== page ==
I wrote simple C programs, which are using sockets ('client' and 'server'). (UNIX/Linux usage)

The server side simply creates a socket:

sockfd = socket(AF_INET, SOCK_STREAM, 0);

And then binds it to sockaddr:

bind(sockfd, (struct sockaddr *) &serv_addr, sizeof(serv_addr));

And listens (and accepts and reads):

newsockfd = accept(sockfd, (struct sockaddr *) &cli_addr, &clilen);

The client creates the socket, and then writes to it.

Now, I want to convert this simple connection into an SSL connection, in the plainest, most idyllic, neatest and quickest way.

I've tried to add OpenSSL to my project, but I can't find an easy way to implement what I want.

  • If you're looking for "a secure connection" rather than SSL in particular, you could look at something like proxychains.sourceforge.net which resides outside your application, and set that up to send traffic over an SSH connection. As far as in-application SSL, OpenSSL is pretty easy if you understand how SSL/TLS is supposed to work. If you want an alternative, try yaSSL or gnuTLS .
    – Borealid
    Commented Oct 8, 2011 at 17:23
  • 3
    Define 'easy way'. OpenSSl is the standard for C programmers. If you're having difficulty with it you should ask about that.
    – user207421
    Commented Apr 25, 2013 at 1:57
  • Check this one An Introduction to OpenSSL Programming (Par t I). Part II is too advanced and difficult for me. But part2 is worth taking a look.
    – Rick
    Commented Nov 21, 2019 at 14:18
  • Also check Secure programming with the OpenSSL API. But I just heard opinions about how bad Openssl is and other alternatives worth a try.
    – Rick
    Commented Nov 21, 2019 at 15:08
  • 1
    Another option is to use an external SSL wrapper tool such as stunnel, the stunnel4 package is in Debian-based distros and it's easy to use. There are some limitations compared to adding proper SSL support in your server, but it can be good for a quick solution. I like stunnel because it seems to fit with the UNIX software tools approach. Commented Jul 5, 2020 at 5:06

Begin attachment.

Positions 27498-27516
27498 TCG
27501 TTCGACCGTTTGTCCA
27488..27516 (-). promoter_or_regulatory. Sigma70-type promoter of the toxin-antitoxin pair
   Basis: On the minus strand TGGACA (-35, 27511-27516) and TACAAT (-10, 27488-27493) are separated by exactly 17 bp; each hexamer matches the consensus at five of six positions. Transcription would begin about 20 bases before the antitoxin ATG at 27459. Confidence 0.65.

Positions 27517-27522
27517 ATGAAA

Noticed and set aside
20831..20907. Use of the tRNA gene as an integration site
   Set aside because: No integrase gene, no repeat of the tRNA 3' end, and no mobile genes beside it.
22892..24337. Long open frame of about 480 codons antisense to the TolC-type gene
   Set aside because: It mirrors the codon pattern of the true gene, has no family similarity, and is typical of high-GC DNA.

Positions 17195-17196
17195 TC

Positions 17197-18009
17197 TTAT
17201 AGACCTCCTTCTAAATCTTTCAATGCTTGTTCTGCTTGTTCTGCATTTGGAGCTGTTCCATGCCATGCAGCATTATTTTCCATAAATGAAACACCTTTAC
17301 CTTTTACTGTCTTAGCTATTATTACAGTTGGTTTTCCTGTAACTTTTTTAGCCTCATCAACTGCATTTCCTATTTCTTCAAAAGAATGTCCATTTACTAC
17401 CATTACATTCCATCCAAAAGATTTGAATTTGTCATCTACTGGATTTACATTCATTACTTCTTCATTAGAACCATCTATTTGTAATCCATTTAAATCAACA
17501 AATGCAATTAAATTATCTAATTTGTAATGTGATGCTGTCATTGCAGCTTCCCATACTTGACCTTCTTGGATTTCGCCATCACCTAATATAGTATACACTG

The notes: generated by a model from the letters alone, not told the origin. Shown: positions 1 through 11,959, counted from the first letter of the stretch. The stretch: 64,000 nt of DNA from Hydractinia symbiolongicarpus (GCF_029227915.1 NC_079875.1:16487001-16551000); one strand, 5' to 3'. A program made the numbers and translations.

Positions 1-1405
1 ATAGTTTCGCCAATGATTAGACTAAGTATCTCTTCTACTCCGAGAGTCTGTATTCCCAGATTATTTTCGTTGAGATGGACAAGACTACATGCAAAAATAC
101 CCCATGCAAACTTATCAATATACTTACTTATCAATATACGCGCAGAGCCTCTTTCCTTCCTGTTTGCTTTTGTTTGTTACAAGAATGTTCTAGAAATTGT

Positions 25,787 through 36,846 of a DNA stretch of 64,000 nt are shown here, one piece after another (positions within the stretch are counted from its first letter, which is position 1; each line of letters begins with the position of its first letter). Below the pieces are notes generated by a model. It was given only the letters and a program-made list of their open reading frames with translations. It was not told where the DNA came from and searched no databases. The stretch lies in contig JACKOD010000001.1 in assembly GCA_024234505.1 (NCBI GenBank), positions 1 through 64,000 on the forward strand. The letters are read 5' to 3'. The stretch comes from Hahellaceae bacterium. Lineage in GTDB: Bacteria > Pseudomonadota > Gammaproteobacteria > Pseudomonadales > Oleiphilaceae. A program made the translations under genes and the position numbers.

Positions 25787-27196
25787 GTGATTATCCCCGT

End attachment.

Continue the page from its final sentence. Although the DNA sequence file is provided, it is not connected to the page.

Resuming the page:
5 Answers 5


There are several steps when using OpenSSL. You must have an SSL certificate made which can contain the certificate with the private key be sure to specify the exact location of the certificate (this example has it in the root). There are a lot of good tutorials out there.

Some includes:

#include <openssl/applink.c>
#include <openssl/bio.h>
#include <openssl/ssl.h>
#include <openssl/err.h>

You will need to initialize OpenSSL:

void InitializeSSL()

void DestroySSL()

void ShutdownSSL()

Now for the bulk of the functionality. You may want to add a while loop on connections.

int sockfd, newsockfd;
SSL_CTX *sslctx;

sockfd = socket(AF_INET, SOCK_STREAM, 0);
if (sockfd< 0)
    //Log and Error
struct sockaddr_in saiServerAddress;
bzero((char *) &saiServerAddress, sizeof(saiServerAddress));
saiServerAddress.sin_family = AF_INET;
saiServerAddress.sin_addr.s_addr = serv_addr;
saiServerAddress.sin_port = htons(aPortNumber);

bind(sockfd, (struct sockaddr *) &serv_addr, sizeof(serv_addr));

newsockfd = accept(sockfd, (struct sockaddr *) &cli_addr, &clilen);

sslctx = SSL_CTX_new( SSLv23_server_method());
SSL_CTX_set_options(sslctx, SSL_OP_SINGLE_DH_USE);
int use_cert = SSL_CTX_use_certificate_file(sslctx, "/serverCertificate.pem" , SSL_FILETYPE_PEM);

int use_prv = SSL_CTX_use_PrivateKey_file(sslctx, "/serverCertificate.pem", SSL_FILETYPE_PEM);

cSSL = SSL_new(sslctx);
SSL_set_fd(cSSL, newsockfd );
//Here is the SSL Accept portion.  Now all reads and writes must use SSL
ssl_err = SSL_accept(cSSL);
if(ssl_err <= 0)
    //Error occurred, log and close down ssl

You are then able read or write using:

SSL_read(cSSL, (char *)charBuffer, nBytesToRead);
SSL_write(cSSL, "Hi :3\n", 6);

Update The SSL_CTX_new should be called with the TLS method that best fits your needs in order to support the newer versions of security, instead of SSLv23_server_method(). See: OpenSSL SSL_CTX_new description